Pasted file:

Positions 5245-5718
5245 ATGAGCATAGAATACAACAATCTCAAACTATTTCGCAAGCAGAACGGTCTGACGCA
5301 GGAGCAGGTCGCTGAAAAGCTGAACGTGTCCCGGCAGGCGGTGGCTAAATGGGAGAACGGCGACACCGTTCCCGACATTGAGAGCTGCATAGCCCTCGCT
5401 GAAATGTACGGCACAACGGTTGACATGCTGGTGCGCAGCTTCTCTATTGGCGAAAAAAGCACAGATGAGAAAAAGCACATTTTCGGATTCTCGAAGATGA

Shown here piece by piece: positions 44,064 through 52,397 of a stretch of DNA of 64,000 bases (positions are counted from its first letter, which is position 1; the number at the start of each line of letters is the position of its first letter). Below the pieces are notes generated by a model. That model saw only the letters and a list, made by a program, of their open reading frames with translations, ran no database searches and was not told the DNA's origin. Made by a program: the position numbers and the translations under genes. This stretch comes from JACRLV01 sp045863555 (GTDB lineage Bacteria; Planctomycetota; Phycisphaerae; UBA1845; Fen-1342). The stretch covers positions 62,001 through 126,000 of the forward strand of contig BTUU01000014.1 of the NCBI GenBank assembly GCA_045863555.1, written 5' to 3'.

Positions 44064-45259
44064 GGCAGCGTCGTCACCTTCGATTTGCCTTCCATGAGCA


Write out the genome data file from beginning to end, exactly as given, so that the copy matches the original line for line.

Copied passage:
Positions 5245-5718
5245 ATGAGCATAGAATACAACAATCTCAAACTATTTCGCAAGCAGAACGGTCTGACGCA
5301 GGAGCAGGTCGCTGAAAAGCTGAACGTGTCCCGGCAGGCGGTGGCTAAATGGGAGAACGGCGACACCGTTCCCGACATTGAGAGCTGCATAGCCCTCGCT
5401 GAAATGTACGGCACAACGGTTGACATGCTGGTGCGCAGCTTCTCTATTGGCGAAAAAAGCACAGATGAGAAAAAGCACATTTTCGGATTCTCGAAGATGA

Shown here piece by piece: positions 44,064 through 52,397 of a stretch of DNA of 64,000 bases (positions are counted from its first letter, which is position 1; the number at the start of each line of letters is the position of its first letter). Below the pieces are notes generated by a model. That model saw only the letters and a list, made by a program, of their open reading frames with translations, ran no database searches and was not told the DNA's origin. Made by a program: the position numbers and the translations under genes. This stretch comes from JACRLV01 sp045863555 (GTDB lineage Bacteria; Planctomycetota; Phycisphaerae; UBA1845; Fen-1342). The stretch covers positions 62,001 through 126,000 of the forward strand of contig BTUU01000014.1 of the NCBI GenBank assembly GCA_045863555.1, written 5' to 3'.

Positions 44064-45259
44064 GGCAGCGTCGTCACCTTCGATTTGCCTTCCATGAGCA